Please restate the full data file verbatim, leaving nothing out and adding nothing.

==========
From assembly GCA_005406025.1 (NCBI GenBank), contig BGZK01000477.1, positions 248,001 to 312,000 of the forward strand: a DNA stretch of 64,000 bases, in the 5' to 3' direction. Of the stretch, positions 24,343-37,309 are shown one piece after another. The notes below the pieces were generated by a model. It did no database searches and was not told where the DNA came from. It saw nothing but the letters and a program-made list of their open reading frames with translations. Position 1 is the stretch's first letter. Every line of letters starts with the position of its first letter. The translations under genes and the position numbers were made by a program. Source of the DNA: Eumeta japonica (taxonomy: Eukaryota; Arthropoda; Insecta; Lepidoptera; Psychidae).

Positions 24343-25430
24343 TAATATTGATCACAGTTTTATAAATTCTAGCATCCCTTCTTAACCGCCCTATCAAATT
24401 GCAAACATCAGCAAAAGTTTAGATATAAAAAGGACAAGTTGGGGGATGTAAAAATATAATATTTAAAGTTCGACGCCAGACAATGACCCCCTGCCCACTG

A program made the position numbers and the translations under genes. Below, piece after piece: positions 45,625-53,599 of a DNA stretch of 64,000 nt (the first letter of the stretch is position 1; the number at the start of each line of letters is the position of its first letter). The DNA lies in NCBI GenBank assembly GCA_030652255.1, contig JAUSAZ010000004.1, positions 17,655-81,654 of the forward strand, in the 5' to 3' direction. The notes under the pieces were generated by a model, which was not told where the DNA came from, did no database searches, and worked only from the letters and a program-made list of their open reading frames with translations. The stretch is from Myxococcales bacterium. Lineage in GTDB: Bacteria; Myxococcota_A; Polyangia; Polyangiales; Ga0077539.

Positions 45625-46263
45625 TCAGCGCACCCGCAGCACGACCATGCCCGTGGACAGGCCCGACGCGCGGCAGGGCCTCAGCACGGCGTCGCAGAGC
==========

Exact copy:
From assembly GCA_005406025.1 (NCBI GenBank), contig BGZK01000477.1, positions 248,001 to 312,000 of the forward strand: a DNA stretch of 64,000 bases, in the 5' to 3' direction. Of the stretch, positions 24,343-37,309 are shown one piece after another. The notes below the pieces were generated by a model. It did no database searches and was not told where the DNA came from. It saw nothing but the letters and a program-made list of their open reading frames with translations. Position 1 is the stretch's first letter. Every line of letters starts with the position of its first letter. The translations under genes and the position numbers were made by a program. Source of the DNA: Eumeta japonica (taxonomy: Eukaryota; Arthropoda; Insecta; Lepidoptera; Psychidae).

Positions 24343-25430
24343 TAATATTGATCACAGTTTTATAAATTCTAGCATCCCTTCTTAACCGCCCTATCAAATT
24401 GCAAACATCAGCAAAAGTTTAGATATAAAAAGGACAAGTTGGGGGATGTAAAAATATAATATTTAAAGTTCGACGCCAGACAATGACCCCCTGCCCACTG

A program made the position numbers and the translations under genes. Below, piece after piece: positions 45,625-53,599 of a DNA stretch of 64,000 nt (the first letter of the stretch is position 1; the number at the start of each line of letters is the position of its first letter). The DNA lies in NCBI GenBank assembly GCA_030652255.1, contig JAUSAZ010000004.1, positions 17,655-81,654 of the forward strand, in the 5' to 3' direction. The notes under the pieces were generated by a model, which was not told where the DNA came from, did no database searches, and worked only from the letters and a program-made list of their open reading frames with translations. The stretch is from Myxococcales bacterium. Lineage in GTDB: Bacteria; Myxococcota_A; Polyangia; Polyangiales; Ga0077539.

Positions 45625-46263
45625 TCAGCGCACCCGCAGCACGACCATGCCCGTGGACAGGCCCGACGCGCGGCAGGGCCTCAGCACGGCGTCGCAGAGC